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Registrar Will Provide Online Grade Access

Students to Use New PINs for Services

By Matthew W. Granade

The 20 Garden Street Office of the Registrar will soon be arriving at dorm rooms across the College courtesy of the Internet.

Instead of trekking Quadward, beginning this fall students will be able to pull up the "Registrar Online" homepage on their computers, enter their personal identification numbers (PIN) and view their spring grades from the screen.

Staff from the Registrar's Office and programmers from Harvard Arts and Sciences Computer Services (HASCS) have spent the summer planning and creating the new site and will upload various parts of students' transcripts over the next year.

Although officials from the Faculty of Arts and Sciences (FAS) have been discussing such a project for over a year, Harvard is not a pioneer in this kind of service. Boston College, Boston University, University of Arizona and University of Michigan are some of the many colleges that make grades available to students in similar ways.

Registrar Arlene Becella said she hopes to have Spring '97 grades posted by September, then place students' Fall '97 classes online by October and upload the remainder of students' grades during the school year. Through the new Web site, students will then be able to access their individual information.

A full transcript--which includes information in addition to grades--will not be available online for sometime, Becella said. Because the Registrar's Office stores some transcript information--such as transfer credit--in different databases, programmers have had difficulty interlacing this information with grades.

Safeguarding the new site's sensitive data was the programmers' major design concern, according to Becella.

"Even to sniff on this line would involve breaking into a manhole or climbing telephone poles," said Rick Osterberg '96, HASCS's coordinator of residential support. 'Sniffing' allows hackers to view the information travelling on a network line.

The registrar's office will send the data to the Science Center on a direct, secure line and will encrypt the information, meaning it will be scrambled and rendered unreadable without specific codes and proper decoding tools.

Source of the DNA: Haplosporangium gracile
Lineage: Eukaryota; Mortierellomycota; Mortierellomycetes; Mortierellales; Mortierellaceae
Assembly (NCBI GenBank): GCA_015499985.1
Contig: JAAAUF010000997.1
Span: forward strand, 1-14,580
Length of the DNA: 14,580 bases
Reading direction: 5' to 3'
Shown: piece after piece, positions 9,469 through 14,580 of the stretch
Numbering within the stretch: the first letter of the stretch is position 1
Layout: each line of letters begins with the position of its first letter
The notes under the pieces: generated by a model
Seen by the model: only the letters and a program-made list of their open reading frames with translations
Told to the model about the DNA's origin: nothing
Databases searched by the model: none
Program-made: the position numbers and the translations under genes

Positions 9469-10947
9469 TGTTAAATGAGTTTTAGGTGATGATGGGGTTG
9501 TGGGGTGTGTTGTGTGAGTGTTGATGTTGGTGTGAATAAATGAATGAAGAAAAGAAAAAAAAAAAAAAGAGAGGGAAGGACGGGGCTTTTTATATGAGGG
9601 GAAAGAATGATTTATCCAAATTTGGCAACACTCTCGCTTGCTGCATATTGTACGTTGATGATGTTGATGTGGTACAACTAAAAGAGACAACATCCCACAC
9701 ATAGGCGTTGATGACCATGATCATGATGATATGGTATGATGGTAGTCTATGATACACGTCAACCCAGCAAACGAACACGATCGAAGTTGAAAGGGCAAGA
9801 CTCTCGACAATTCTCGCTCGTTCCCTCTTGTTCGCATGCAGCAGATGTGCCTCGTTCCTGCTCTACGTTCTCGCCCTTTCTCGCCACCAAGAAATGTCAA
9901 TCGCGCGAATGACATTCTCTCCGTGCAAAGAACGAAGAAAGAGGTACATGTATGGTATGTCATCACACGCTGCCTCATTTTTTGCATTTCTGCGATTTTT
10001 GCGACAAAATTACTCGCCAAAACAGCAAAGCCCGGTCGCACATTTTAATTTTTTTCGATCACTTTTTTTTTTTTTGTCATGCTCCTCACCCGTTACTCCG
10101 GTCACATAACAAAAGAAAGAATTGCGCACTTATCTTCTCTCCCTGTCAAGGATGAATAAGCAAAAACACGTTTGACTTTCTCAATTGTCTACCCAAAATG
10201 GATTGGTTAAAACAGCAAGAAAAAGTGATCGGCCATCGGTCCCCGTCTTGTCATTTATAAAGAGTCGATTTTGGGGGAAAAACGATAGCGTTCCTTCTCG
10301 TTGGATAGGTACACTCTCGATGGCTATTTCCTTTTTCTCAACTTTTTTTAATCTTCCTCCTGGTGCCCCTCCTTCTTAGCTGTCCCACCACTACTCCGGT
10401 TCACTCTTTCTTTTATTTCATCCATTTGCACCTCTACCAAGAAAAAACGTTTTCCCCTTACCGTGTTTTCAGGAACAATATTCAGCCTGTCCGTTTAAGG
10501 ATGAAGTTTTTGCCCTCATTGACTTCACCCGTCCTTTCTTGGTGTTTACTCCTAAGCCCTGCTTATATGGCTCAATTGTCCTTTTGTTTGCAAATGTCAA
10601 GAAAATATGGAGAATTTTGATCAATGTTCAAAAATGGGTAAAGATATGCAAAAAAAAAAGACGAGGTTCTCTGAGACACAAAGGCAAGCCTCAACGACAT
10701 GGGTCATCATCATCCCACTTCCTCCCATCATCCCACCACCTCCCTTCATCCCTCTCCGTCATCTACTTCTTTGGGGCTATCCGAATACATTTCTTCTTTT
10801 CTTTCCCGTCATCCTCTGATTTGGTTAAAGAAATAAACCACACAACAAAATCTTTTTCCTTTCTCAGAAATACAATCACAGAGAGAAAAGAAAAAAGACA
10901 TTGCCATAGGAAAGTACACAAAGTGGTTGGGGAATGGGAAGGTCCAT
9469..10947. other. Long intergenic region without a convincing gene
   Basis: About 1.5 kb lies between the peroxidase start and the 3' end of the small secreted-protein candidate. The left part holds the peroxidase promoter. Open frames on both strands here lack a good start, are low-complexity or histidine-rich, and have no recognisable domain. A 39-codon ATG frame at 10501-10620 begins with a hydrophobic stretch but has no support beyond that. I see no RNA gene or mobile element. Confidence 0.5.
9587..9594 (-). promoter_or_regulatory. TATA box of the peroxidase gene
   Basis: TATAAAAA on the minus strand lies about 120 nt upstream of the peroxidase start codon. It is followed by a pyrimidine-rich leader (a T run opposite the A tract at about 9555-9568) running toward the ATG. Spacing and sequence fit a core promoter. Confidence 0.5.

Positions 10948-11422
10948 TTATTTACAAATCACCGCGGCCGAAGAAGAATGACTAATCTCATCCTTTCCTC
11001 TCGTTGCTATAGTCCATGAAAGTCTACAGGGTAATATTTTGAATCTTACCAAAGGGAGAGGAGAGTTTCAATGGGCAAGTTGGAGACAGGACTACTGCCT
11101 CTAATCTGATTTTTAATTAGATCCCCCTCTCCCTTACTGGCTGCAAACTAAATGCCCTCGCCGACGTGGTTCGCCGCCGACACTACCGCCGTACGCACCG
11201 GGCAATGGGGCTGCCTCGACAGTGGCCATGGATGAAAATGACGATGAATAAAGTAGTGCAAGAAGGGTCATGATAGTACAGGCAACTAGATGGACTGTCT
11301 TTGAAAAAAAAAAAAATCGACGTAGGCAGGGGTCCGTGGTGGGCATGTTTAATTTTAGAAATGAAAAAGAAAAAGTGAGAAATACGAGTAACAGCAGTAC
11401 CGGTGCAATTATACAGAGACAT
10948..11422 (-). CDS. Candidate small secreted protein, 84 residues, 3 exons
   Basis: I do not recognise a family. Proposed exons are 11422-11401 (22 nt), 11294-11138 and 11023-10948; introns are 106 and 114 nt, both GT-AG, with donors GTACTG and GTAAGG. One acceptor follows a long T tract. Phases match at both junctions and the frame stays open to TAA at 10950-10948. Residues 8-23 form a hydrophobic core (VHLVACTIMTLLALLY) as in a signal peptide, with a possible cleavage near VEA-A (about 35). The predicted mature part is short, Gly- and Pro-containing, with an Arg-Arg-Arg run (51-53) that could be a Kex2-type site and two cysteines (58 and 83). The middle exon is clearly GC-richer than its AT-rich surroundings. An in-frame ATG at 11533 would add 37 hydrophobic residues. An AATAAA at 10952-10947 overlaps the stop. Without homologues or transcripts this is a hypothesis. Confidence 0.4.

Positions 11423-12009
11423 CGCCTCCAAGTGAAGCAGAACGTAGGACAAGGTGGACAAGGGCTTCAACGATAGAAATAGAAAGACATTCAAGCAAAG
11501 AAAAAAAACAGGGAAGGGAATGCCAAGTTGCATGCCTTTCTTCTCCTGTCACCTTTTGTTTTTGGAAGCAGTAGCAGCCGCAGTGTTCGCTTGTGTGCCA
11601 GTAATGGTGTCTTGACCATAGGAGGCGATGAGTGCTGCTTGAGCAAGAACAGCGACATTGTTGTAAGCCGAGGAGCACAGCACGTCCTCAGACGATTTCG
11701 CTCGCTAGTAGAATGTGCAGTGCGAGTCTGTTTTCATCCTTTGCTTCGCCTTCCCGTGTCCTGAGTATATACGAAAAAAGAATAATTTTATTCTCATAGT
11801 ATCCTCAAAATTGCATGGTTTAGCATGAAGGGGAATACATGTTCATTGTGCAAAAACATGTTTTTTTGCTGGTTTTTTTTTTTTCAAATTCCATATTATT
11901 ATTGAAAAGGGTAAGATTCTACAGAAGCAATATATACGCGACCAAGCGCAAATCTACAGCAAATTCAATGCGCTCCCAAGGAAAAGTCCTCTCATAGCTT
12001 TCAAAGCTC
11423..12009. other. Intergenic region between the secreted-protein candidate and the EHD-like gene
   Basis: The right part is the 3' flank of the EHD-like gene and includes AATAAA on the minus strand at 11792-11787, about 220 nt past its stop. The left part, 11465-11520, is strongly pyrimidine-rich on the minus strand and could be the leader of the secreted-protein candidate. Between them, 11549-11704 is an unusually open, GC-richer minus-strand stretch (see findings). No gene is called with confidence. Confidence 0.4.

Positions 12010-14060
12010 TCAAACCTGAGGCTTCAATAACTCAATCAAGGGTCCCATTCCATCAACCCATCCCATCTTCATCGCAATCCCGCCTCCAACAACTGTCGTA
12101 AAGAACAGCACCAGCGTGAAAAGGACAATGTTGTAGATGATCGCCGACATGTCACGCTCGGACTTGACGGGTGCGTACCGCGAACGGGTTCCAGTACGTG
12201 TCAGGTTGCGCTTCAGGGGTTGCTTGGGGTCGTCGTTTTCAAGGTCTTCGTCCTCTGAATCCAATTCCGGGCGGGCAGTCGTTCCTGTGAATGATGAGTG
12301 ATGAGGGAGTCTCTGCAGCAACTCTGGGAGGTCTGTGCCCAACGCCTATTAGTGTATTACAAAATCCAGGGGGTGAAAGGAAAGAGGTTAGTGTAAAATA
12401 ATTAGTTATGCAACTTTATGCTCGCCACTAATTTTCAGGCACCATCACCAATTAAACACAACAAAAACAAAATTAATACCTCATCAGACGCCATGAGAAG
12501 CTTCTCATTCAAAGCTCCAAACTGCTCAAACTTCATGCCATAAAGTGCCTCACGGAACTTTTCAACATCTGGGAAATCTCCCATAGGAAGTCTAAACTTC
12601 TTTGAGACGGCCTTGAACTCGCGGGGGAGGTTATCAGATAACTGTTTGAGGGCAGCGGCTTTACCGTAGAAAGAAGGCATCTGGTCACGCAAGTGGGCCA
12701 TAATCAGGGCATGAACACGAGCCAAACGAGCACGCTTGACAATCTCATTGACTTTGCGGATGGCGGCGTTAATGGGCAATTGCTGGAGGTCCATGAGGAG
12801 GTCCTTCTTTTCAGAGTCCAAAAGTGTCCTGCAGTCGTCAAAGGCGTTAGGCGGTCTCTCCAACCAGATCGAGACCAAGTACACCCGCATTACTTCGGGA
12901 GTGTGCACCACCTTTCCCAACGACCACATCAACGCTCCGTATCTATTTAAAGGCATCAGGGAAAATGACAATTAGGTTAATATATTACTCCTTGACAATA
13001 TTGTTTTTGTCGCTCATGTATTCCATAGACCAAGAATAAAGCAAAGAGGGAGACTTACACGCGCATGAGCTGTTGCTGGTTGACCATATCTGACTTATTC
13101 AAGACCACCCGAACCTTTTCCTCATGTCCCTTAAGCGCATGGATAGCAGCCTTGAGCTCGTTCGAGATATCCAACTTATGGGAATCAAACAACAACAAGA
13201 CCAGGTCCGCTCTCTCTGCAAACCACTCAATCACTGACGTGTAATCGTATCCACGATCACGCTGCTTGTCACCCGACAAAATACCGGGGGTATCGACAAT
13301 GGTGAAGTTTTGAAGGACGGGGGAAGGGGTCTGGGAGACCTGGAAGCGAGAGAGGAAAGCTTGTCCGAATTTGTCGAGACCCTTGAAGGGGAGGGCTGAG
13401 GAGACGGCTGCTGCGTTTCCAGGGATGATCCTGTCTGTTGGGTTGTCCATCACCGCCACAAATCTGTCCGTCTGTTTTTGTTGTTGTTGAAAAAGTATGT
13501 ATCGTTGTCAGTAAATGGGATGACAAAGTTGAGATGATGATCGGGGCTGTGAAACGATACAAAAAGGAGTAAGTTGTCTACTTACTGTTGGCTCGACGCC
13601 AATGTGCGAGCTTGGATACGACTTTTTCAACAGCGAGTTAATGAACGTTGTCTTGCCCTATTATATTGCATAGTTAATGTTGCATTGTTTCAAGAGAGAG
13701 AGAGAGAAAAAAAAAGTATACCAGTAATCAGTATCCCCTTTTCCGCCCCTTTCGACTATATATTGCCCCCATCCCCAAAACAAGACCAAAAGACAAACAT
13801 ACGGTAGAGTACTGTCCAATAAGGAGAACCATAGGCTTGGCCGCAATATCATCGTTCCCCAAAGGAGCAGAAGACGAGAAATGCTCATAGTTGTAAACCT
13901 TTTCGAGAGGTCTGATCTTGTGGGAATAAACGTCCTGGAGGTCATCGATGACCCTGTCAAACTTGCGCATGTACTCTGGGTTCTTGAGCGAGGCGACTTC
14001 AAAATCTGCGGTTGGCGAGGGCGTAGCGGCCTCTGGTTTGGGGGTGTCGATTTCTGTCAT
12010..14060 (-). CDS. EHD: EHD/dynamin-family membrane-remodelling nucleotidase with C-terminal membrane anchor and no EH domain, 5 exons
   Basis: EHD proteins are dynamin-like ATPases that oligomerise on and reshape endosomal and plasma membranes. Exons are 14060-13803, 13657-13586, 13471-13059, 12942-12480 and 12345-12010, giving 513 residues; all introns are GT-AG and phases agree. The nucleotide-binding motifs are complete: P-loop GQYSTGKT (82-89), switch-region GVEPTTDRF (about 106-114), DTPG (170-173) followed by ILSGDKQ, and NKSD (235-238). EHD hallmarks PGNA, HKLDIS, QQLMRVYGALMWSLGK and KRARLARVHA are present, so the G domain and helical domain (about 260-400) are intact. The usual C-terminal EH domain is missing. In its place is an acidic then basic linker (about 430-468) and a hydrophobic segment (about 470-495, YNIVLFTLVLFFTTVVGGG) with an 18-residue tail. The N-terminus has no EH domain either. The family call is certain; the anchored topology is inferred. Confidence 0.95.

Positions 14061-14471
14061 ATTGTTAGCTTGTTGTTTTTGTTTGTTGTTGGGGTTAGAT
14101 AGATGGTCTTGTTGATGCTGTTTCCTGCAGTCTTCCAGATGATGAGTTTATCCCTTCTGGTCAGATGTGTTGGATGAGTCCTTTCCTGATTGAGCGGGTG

Only student identification numbers--not names--will be attached to the grades both during transmission and viewing as an extra precaution.

There will also most likely be just one HASCS employee with password access to the Science Center server where grades will be stored, Osterberg said. Once grades are on the server, the data will constantly be monitored for changes, a kind of motion detector that will alert officials of an unwanted presence on the machine.

Officials admit that the weakest link in the safeguards is the PIN itself which, if not protected by students, can open a hotbed of sensitive information. With another person's PIN and student I.D. number, someone could quickly download that person's grades without being detected--a loophole that worries administrators.

"Students who are not careful with their passwords or PINs cannot expect to be more secure than those who lend out their room keys or leave their doors unlocked," said Dean of the College Harry R. Lewis '68.

Registrar Online will also have a page for students which explains extra precautions they can take to make sure their grades are safely transmitted, including instructions on ensuring that the information is transmitted encrypted to the students' computer.

Once the basic mechanism is in place, College officials said they hope to provide an array of other sensitive information to students over the Internet, including the status of students' term bills and financial aid information. Students could also request transcripts and check the status of add/drop petitions online.

Becella said she also plans a variety of other services for the office's page in the future. A course catalog with entries linked to course Web pages, information on class times and locations and, eventually, descriptions of class textbooks figure into the long-range plan

Registrar Online will also have a page for students which explains extra precautions they can take to make sure their grades are safely transmitted, including instructions on ensuring that the information is transmitted encrypted to the students' computer.

Once the basic mechanism is in place, College officials said they hope to provide an array of other sensitive information to students over the Internet, including the status of students' term bills and financial aid information. Students could also request transcripts and check the status of add/drop petitions online.

Becella said she also plans a variety of other services for the office's page in the future. A course catalog with entries linked to course Web pages, information on class times and locations and, eventually, descriptions of class textbooks figure into the long-range plan

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